Art Studio 475
1. Catalog Entry
Credit hours (3)
Prerequisites: ARTS 362 or ARTS 363, with a grade of “C” or better.
This advanced photography course focuses on the preparation and production of a photographic portfolio that shows both technical and aesthetic depth of understanding. Students complete a semester-long project. Coursework includes assignments and analysis related to historical and contemporary work within an exploration of social, political, and technological developments in the medium.
Note(s): May be taken multiple times for credit.
2. Detailed Description of Course
Focuses on student development of a semester-long photography project. Students design their own project, define their approach, make multiple presentations to the class, and create a final body of work that is of portfolio quality and merit. Instruction during the course is focused on helping students develop good work habits for a self-driven project as well as with teaching techniques that are found to be applicable based upon the needs and interests of the students.
Additional coursework is included to get students thinking and working in new ways, and this coursework will often follow a theme for the semester. The course looks at historical and contemporary work and explores social, political, and technological considerations in the medium. Critical writing assignments help students analyze the work of others as they think about how it applies to their own art-making. Students also work on developing written proposals as well as summary project statements for their work. Career opportunities, art exhibitions, and gallery relations are also explored.
3. Detailed Description of Conduct of Course
Students will be expected to work independently in the studio successfully combining their technical skills and concepts, with the goal of working toward the successful production of multiple bodies of work over the course of the semester. Group and individual critiques will continue to form the basis of the course curriculum, supplemented by field trips and class exercises. Attendance at all departmental visiting artist lectures is required.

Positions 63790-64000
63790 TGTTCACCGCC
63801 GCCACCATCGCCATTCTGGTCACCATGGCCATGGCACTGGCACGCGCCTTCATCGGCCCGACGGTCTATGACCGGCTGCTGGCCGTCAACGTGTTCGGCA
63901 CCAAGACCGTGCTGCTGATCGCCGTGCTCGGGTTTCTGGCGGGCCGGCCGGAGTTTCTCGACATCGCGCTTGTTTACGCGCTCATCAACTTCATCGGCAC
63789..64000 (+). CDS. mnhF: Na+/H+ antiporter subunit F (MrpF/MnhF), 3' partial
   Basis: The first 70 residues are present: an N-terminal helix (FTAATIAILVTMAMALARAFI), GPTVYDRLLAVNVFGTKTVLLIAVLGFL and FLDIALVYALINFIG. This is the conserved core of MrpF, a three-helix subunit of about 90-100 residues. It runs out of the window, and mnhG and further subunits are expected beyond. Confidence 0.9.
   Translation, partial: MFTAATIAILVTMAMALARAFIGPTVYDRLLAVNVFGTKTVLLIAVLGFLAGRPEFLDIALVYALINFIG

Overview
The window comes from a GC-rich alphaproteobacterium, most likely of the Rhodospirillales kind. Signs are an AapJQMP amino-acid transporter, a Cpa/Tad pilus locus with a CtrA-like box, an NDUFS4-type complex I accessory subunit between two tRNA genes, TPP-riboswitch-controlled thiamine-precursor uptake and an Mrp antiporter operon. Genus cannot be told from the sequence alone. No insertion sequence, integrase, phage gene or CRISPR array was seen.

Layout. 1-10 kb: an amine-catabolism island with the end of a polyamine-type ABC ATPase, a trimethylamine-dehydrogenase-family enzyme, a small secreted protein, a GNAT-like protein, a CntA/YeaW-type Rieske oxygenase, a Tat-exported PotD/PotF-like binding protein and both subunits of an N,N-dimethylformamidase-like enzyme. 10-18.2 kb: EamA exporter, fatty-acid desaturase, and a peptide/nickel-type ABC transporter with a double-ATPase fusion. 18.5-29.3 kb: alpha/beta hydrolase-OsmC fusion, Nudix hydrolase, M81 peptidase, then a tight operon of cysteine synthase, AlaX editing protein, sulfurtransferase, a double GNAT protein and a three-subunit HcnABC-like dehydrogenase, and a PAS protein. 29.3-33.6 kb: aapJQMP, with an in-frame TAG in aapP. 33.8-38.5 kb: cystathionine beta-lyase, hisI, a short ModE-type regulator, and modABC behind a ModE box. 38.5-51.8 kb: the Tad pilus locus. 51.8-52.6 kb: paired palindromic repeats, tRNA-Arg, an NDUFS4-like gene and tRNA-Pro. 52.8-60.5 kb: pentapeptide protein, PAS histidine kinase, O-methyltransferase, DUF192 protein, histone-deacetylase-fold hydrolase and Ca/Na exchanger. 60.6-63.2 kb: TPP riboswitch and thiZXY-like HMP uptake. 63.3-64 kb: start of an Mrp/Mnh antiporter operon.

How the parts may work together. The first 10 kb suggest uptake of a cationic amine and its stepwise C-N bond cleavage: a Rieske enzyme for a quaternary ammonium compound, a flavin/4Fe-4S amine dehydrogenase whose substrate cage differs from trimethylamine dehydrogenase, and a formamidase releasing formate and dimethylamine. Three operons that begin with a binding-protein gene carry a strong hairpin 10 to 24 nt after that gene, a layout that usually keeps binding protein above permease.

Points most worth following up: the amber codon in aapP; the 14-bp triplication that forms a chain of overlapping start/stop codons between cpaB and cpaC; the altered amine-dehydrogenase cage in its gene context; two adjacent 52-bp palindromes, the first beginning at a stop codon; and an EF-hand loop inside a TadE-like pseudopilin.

Students are empowered though the development of self-discipline, cultural awareness, and personal voice and are expected to respond critically in both written and visual formats to the artwork discussed in class and to propose and execute a self-directed fine art portfolio.
This course will be conducted as an informal lecture with individual studio exercises. Assignments will include creating a professional fine art portfolio, research journals, oral presentations, exhibition entries, and written exercises.
4. Goals and Objectives of the Course
Through completion of this course, the student should come away with:
1) Enhanced abilities in self-learning. In a career as an artist or professional beyond
college, students need to be able to pursue knowledge and new experiences on
their own. Practicing research methods, ways to develop technical skills, and how
to be adaptable to changes in the photographic medium will help students prepare
for their final BFA thesis project and other future portfolio-based work.
2) A professional body of work that is exhibition-worthy and complete. Much of the
art world is looking for work that goes beyond the beautiful individual image or
the often not-fully-realized work that is developed in the classroom.
3) A project statement, well-articulated in writing, that shows a strong understanding
of the student’s work and presence as an artist.
4) Expanded abilities at critiquing artwork, both that of the student and of others, and
an expanded visual vocabulary.
5) Improved printing and presentation techniques, at the level appropriate for a
5. Assessment Measures
Students will be assessed by class participation, written exercises, oral presentations, and technical proficiency and concept development with regard to studio practice. Assessment will take the form of rubrics and written tests.
6. Other Course Information
May be taken multiple times for credit.
Review and Approval
March 27, 2012